“And if you weren’t, you weren’t going to be on the team much longer.”
Ferrone says he was diagnosed with one or two concussions, but suspects now he may have had as many as 10.
“Do I remember having nausea? Yes,” he said. “Do I remember having the spins or not being able to stand or practise the next day? Yes.
“Back then, the remedy was to stay in a dark room,” he said. “But then when practice started, you had to come out and watch practice.
“I can remember twice, once in college, once in the pros, that I had trouble standing and watching practice.
“The concussions were something that could actually give you a break during the week,” he added. “You wouldn’t practice so you didn’t have to hit the rest of the week, so that was always a blessing.”
Ferrone said he hasn’t experienced symptoms of depression or irritability and calls himself “a happy person.”
“I don’t think I worry more than any other person,” said Ferrone.
“The scenario of walking into a room and forgetting why you walked into a room is shared by many of my friends that never played any sport,” he said. “The issue that I fear is walking into a room and not knowing where that room is.”
“Today, I’m confident that I’m not worse for wear but that could change very quickly.”
Bob MacDonald, 49 Offensive lineman
IT WAS JUST the second game of MacDonald’s university football career when he suffered his only diagnosed concussion.
He was an 18-year-old offensive lineman for McMaster during the 1986 season and lined up opposite him was a University of Guelph defender he describes as “giganto” — six-foot-seven and 285 pounds.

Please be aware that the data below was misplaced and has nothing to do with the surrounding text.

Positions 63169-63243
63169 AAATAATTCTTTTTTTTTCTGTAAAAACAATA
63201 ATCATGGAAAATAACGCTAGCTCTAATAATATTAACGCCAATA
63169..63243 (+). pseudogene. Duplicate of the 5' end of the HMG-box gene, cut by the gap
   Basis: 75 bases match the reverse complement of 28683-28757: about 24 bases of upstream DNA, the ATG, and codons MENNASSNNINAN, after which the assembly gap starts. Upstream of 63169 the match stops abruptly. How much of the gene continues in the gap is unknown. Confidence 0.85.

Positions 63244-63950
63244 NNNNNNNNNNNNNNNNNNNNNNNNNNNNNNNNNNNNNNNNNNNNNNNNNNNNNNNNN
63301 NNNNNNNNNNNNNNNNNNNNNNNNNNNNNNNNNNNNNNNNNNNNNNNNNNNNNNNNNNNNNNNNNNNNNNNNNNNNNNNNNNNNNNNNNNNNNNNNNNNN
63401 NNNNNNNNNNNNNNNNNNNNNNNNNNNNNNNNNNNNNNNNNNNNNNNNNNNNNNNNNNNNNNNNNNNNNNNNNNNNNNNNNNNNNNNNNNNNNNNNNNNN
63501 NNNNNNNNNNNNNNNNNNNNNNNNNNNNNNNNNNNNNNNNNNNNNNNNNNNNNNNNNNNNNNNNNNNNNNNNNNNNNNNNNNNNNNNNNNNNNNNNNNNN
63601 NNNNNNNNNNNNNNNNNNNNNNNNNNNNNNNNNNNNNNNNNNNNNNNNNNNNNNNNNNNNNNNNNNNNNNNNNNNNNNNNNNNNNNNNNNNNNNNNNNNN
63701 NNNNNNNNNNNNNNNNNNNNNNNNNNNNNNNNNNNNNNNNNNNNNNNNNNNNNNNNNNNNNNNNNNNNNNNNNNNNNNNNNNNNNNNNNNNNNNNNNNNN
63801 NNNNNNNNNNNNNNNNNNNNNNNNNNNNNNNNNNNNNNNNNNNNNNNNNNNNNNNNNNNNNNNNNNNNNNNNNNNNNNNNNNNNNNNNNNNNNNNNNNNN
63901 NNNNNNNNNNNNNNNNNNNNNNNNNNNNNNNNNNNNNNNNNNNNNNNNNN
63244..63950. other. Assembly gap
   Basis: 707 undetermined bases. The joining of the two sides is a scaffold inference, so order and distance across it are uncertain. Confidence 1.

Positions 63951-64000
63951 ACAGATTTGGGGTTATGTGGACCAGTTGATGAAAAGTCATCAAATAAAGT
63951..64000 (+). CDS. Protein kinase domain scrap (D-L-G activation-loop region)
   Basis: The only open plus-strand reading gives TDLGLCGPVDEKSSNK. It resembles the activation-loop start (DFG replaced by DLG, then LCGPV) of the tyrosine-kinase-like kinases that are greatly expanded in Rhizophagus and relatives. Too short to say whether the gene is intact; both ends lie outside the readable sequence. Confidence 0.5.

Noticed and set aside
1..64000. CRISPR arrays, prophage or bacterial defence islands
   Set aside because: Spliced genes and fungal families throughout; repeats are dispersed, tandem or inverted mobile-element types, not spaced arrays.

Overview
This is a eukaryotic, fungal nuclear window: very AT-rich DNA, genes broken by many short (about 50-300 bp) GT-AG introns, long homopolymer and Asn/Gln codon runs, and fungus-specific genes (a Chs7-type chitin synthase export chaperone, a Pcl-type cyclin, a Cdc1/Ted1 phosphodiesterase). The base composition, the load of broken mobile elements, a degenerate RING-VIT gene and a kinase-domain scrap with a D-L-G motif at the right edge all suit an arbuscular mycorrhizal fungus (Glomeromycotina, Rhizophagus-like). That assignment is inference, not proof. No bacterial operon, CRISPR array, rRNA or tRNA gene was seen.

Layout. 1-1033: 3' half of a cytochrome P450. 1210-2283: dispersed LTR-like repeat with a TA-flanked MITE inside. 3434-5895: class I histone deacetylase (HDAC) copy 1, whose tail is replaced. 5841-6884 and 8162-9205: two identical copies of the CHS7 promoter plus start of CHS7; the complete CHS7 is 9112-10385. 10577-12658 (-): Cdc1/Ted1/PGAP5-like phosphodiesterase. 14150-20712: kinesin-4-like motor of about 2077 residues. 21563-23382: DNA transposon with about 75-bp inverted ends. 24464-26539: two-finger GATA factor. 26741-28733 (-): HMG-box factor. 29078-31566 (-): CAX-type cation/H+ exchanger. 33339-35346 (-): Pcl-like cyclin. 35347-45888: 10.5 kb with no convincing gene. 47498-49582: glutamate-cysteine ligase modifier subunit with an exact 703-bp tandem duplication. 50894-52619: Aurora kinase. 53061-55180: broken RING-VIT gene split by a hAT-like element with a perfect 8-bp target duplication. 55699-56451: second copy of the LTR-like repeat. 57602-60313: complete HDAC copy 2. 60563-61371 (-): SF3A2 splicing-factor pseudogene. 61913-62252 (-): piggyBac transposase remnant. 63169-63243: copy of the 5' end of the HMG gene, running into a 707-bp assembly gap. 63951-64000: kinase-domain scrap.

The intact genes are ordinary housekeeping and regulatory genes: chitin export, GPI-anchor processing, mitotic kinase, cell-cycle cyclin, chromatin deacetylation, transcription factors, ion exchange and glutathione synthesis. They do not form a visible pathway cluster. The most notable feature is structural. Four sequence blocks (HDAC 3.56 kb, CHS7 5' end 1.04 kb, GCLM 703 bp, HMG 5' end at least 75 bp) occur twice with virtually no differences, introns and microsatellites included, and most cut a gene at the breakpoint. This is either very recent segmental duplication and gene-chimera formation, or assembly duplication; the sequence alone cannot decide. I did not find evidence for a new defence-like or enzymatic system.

“I went out to cut him and I took his knee right to the side of my head,” said MacDonald. “I dropped and as I started to get up on my hands and knees and raised my head, every-
thing was blue and green. It was just bizarre.
“I started walking toward the bench and the guy who was playing guard beside me said ‘Bobby, where are you going?’ I said ‘I’m going to the bench.’ He said ‘We’re the other way.’”
MacDonald played the second half of the game, but he doesn’t remember anything about it.
After the game, he went back to his parents’ house in Burlington and spent most of the next day, a Sunday, vomiting.
“But then Monday, I strapped them back on and was back at practice,” said MacDonald.
Back then, MacDonald said, he was taught to employ three points of contact — punch out with two hands, and then he taps the middle of his forehead, “right here, where your cage and your helmet meet.”
“I would try to knock snot out of my nose every single contact,” he said. “If I saw snot on my face mask, I thought ‘That’s fantastic.’ “It’s craziness.” MacDonald, now a teacher at Saltfleet Secondary School, is also one of the coaches of the football team.
He admits he’s really struggling with that role, particularly now that he has participated in this project.
“It’s a real moral conundrum,” he said. “This might be the final straw.
“When there are big hits, I’m almost triggered off, like a PTSD response,” MacDonald said. “Like, ‘Oh my God, what just happened to that kid’s brain?’”
Retired Toronto Argonaut In his 50s, receiver
(AS PART OF THE RESEARCH project protocol, participants were guaranteed anonymity if desired.)
The player spent 16 years playing football, starting at age 11, and he admits he now has concerns about the future.
“Some of it may be natural aging of the brain, but a lot of it I’m wondering ‘Would I be forgetting this? Would I be acting this way if it wasn’t for football?’” he said.
He was never diagnosed with a concussion, but he does recall a couple of times when he suffered shortterm blackouts from hits.
“Back in those days, you weren’t really seen by medical staff or kept out of play for long,” he said. “The old ‘How many fingers am I holding up?’ and then you’re back in within a few minutes.
“I can’t even count the number of times where I had impacts where I didn’t necessarily black out, but you’re dazed and just kind of shake it off and get back in the huddle.